What makes us think Jesus here is implicitly (NOT explicitly) suggesting same-sex sexual activity, or more broadly, any form of sexual activity outside of a male-female marital relationship (which, for Jesus, would include sexual activity among the illegitimately divorced)[3] is condemned? If we remind ourselves that Jesus was a first century Jew, who grew up within Second Temple Judaism and shared major affinities with Judaism[4], we can see that Jesus shared a common thread with traditional Jewish beliefs about sexual activities. These beliefs, largely derived from Leviticus 18-20, among other places, viewed all forms of incest, adultery, and same-sex sexual activityas causing defilement and out of step with the divinely intended pattern. They were actions which, if not repented of and “put off,” merited consequences, both immediate and eschatological. As Preston Sprinkle has summarized succinctly, “Judaism from 300 B.C. to 500 A.D. unanimously and unambiguously maintained the Levitical prohibitions against all forms of same-sex relations.”[5] Jesus, within the context of first-century Judaism, and only validating male-female marriage (cf. Mark 10:6-9) or celibacy (cf. Matt 19:10-12) as the available options, stood squarely within that Jewish context. There is no hint that Jesus deviated from the traditional, widespread Jewish belief. None.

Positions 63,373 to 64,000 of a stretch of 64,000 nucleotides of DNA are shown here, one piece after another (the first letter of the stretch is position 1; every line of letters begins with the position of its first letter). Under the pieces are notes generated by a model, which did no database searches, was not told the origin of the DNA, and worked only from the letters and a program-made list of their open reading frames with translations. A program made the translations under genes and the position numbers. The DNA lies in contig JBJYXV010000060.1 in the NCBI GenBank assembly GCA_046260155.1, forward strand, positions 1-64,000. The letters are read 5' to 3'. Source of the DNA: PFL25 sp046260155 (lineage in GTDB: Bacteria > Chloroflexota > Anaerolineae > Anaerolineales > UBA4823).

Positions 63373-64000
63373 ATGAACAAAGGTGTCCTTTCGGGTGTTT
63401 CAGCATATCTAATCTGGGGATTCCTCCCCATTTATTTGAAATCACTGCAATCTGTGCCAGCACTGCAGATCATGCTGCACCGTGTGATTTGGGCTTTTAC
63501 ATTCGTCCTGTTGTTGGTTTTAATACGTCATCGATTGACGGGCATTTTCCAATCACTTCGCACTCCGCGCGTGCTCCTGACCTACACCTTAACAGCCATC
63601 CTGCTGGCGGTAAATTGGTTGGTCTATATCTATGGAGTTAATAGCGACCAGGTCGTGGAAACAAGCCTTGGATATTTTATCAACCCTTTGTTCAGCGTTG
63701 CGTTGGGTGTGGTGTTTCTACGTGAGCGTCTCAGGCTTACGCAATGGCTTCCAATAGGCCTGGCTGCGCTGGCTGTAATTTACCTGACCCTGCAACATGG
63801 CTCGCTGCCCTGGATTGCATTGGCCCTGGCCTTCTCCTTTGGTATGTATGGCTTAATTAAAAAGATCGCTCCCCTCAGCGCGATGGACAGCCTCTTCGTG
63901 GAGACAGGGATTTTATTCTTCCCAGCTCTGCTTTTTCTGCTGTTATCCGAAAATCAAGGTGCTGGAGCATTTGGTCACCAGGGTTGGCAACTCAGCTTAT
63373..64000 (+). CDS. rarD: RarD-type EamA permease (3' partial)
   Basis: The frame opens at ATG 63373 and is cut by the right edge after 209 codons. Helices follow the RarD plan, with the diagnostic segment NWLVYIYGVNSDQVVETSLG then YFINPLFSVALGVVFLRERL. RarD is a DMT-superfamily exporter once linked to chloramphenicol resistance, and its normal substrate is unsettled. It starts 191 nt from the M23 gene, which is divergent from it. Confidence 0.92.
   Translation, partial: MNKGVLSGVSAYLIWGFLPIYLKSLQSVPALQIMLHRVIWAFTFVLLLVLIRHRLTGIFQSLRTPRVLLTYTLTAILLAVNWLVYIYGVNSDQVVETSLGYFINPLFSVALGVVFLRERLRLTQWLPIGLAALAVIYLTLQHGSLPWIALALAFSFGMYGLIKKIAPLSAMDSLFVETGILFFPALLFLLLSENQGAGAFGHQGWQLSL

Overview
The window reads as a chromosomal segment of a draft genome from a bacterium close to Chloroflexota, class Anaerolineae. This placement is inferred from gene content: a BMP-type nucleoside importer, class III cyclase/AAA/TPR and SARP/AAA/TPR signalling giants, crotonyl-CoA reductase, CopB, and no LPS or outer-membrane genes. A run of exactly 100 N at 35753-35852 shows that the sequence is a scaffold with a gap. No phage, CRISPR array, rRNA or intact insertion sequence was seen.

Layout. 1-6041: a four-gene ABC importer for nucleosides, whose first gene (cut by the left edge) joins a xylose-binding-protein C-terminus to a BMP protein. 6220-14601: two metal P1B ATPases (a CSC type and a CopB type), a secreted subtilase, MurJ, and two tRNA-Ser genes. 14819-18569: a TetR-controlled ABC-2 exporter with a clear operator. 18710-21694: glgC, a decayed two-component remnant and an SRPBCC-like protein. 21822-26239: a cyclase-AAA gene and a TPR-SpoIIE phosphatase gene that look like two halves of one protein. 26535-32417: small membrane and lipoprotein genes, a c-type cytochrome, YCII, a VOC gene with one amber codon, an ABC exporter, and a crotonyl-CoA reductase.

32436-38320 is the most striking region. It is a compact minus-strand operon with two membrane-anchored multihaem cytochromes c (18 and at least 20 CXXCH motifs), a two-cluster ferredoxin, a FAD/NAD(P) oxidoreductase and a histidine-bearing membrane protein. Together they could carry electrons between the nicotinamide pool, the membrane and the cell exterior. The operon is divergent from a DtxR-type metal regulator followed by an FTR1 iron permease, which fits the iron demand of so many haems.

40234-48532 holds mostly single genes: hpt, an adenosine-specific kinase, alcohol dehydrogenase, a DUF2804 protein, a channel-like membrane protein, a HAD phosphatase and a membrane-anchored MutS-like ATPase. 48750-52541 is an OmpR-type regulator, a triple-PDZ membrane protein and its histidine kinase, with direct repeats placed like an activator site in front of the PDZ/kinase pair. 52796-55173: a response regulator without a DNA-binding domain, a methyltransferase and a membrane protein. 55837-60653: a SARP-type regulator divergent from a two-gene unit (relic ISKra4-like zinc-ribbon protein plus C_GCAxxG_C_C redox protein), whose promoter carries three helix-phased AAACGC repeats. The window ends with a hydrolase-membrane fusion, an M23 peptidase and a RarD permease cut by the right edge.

Notes:                                                                                                          

[1] See Bobby Ross Jr., “No Straight Shot: More Evangelical Therapists Move from Changing Orientation to Embracing Faith Identity for Gays,” Christianity Today, September 14, 2009, accessed June 30, 2015. http://www.christianitytoday.com/ct/2009/october/1.10.html and Sarah Pulliam Bailey, “Gay, Christian, and Celibate: The Changing Face of the Homosexuality Debate,” On Faith, August 4, 2014, accessed June 30, 2015, http://www.faithstreet.com/onfaith/2014/08/04/gay-christian-celibate-the-changing-face-of-the-homosexuality-debate/33482 and “Evangelical Leader Russell Moore Denounces Ex-Gay Therapy,” Religion News Service, October 28, 2014, accessed June 30, 2015, http://www.religionnews.com/2014/10/28/evangelical-leader-russell-moore-denounces-ex-gay-therapy/.